The Chronotopic Nature of Things in Virginia Woolf's Mrs Dalloway and Orlando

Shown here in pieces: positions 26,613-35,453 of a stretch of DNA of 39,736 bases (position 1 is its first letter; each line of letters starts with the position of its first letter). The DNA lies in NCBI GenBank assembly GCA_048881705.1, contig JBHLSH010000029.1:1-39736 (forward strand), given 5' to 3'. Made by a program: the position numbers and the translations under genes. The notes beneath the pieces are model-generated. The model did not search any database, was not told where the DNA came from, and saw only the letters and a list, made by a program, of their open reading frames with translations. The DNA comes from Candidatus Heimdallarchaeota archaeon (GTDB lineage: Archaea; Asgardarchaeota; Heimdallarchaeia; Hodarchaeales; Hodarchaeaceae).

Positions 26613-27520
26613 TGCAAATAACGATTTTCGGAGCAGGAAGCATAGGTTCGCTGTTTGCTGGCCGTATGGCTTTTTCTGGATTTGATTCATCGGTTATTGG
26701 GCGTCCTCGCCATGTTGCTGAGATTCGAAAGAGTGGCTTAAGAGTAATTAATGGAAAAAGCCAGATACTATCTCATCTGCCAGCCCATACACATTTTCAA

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Virginia Woolf’s novels are acknowledged as some of the most influential Modernist works dealing with issues of self and spirituality. However, her emphasis on materiality as an essential element in life and literature, which is embedded with spirituality, was partly neglected by the critics. Nevertheless, contemporary studies on materiality in literature have offered new perspectives to re-evaluate objects in Woolf’s fiction. In Introduction of this thesis, Woolf’s critical ideas on materiality and spirituality are discussed with references to her selected essays. Additionally, Bill Brown’s thing theory and Mikhail Bakhtin’s idea of chronotope are discussed to pinpoint the temporal nature of objects to turn into things, which is coined by Brown as “occurrences” of “thingification.” In this regard, thing theory and chronotope are combined to connect spatiotemporality with thingification of objects in Woolf’s novels. Therefore, the chronotopic nature of things is discussed by concentrating on the material world’s capability to shape and reshape the human characters in Mrs Dalloway (1925) and Orlando: A Biography (1928). In Chapter 1, the objects in Mrs Dalloway are analyzed to discover their potential thinghood regarding their impacts on the characters’ chronotopic image located in the post-war historical chronotope. In Chapter 2, objects of historical time are investigated as the things of biographical time in Orlando by highlighting the novel as a mock biography. Consequently, this thesis argues that thingification in narratives is enabled by the literary chronotope by illustrating the mutated relations between object and subject as occurrences determined by the chronotopes in Virginia Woolf’s Mrs Dalloway and Orlando.
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